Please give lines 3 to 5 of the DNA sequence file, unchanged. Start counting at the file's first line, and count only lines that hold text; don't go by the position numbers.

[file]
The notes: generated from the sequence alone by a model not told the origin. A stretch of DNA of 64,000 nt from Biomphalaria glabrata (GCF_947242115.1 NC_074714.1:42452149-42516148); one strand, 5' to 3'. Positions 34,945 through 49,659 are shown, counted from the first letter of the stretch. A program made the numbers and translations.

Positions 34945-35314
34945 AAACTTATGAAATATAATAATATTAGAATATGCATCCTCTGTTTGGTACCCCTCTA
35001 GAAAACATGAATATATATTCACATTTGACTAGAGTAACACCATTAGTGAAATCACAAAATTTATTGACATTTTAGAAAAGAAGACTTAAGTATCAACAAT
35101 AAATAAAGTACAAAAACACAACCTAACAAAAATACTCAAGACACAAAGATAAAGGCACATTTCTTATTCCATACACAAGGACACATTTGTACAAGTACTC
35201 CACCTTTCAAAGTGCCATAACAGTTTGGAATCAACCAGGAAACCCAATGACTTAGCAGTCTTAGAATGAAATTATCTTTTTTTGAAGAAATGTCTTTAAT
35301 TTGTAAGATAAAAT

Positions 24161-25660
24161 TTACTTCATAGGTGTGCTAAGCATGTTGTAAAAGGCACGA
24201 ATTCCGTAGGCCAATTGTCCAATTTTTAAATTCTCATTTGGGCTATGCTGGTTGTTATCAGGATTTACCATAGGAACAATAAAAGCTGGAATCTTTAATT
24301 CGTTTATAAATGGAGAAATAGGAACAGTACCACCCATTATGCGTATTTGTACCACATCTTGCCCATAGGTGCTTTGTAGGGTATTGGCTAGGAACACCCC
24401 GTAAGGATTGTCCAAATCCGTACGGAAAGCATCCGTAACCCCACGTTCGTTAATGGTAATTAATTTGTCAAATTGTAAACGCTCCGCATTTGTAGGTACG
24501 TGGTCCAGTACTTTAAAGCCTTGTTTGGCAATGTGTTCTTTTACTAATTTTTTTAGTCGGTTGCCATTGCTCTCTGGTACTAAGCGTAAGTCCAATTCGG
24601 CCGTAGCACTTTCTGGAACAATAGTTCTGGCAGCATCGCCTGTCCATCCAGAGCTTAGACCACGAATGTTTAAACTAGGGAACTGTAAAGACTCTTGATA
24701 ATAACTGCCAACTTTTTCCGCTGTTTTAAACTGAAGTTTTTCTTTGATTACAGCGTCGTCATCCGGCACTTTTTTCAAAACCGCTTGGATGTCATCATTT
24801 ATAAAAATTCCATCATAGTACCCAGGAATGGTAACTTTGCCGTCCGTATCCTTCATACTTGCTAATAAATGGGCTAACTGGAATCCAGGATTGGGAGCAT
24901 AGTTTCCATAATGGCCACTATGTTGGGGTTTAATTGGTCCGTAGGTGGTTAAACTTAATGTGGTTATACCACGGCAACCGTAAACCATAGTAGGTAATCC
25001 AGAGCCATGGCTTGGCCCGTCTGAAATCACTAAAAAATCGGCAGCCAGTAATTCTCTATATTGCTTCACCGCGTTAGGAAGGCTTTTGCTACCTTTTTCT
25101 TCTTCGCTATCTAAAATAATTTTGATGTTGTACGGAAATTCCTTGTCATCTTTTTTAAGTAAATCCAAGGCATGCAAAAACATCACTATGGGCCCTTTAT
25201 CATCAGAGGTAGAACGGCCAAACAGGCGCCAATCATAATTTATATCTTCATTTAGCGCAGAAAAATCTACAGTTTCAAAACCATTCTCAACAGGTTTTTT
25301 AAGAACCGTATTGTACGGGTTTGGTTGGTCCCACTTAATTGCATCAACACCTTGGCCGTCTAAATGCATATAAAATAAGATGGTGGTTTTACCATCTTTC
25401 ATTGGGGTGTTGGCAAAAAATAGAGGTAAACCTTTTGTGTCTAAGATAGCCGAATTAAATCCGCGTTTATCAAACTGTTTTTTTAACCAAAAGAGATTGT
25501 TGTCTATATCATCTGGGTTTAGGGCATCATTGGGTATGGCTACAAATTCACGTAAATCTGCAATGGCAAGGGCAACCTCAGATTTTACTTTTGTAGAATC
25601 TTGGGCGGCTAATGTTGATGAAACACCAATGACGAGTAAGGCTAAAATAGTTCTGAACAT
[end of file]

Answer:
34945 AAACTTATGAAATATAATAATATTAGAATATGCATCCTCTGTTTGGTACCCCTCTA
35001 GAAAACATGAATATATATTCACATTTGACTAGAGTAACACCATTAGTGAAATCACAAAATTTATTGACATTTTAGAAAAGAAGACTTAAGTATCAACAAT
35101 AAATAAAGTACAAAAACACAACCTAACAAAAATACTCAAGACACAAAGATAAAGGCACATTTCTTATTCCATACACAAGGACACATTTGTACAAGTACTC